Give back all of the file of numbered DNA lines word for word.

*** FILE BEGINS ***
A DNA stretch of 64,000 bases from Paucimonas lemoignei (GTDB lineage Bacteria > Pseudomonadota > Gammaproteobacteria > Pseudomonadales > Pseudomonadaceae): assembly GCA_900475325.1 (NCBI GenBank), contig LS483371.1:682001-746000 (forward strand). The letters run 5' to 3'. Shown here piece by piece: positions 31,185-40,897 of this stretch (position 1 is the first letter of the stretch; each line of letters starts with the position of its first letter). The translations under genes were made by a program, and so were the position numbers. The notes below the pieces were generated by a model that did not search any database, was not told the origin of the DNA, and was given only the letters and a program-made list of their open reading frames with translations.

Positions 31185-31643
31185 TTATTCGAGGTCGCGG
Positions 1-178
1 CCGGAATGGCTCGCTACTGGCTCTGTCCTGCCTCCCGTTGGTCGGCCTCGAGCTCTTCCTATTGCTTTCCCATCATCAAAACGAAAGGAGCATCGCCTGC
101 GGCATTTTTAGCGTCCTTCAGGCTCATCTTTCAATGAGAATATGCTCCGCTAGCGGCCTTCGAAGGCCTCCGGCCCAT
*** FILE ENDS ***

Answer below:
A DNA stretch of 64,000 bases from Paucimonas lemoignei (GTDB lineage Bacteria > Pseudomonadota > Gammaproteobacteria > Pseudomonadales > Pseudomonadaceae): assembly GCA_900475325.1 (NCBI GenBank), contig LS483371.1:682001-746000 (forward strand). The letters run 5' to 3'. Shown here piece by piece: positions 31,185-40,897 of this stretch (position 1 is the first letter of the stretch; each line of letters starts with the position of its first letter). The translations under genes were made by a program, and so were the position numbers. The notes below the pieces were generated by a model that did not search any database, was not told the origin of the DNA, and was given only the letters and a program-made list of their open reading frames with translations.

Positions 31185-31643
31185 TTATTCGAGGTCGCGG
Positions 1-178
1 CCGGAATGGCTCGCTACTGGCTCTGTCCTGCCTCCCGTTGGTCGGCCTCGAGCTCTTCCTATTGCTTTCCCATCATCAAAACGAAAGGAGCATCGCCTGC
101 GGCATTTTTAGCGTCCTTCAGGCTCATCTTTCAATGAGAATATGCTCCGCTAGCGGCCTTCGAAGGCCTCCGGCCCAT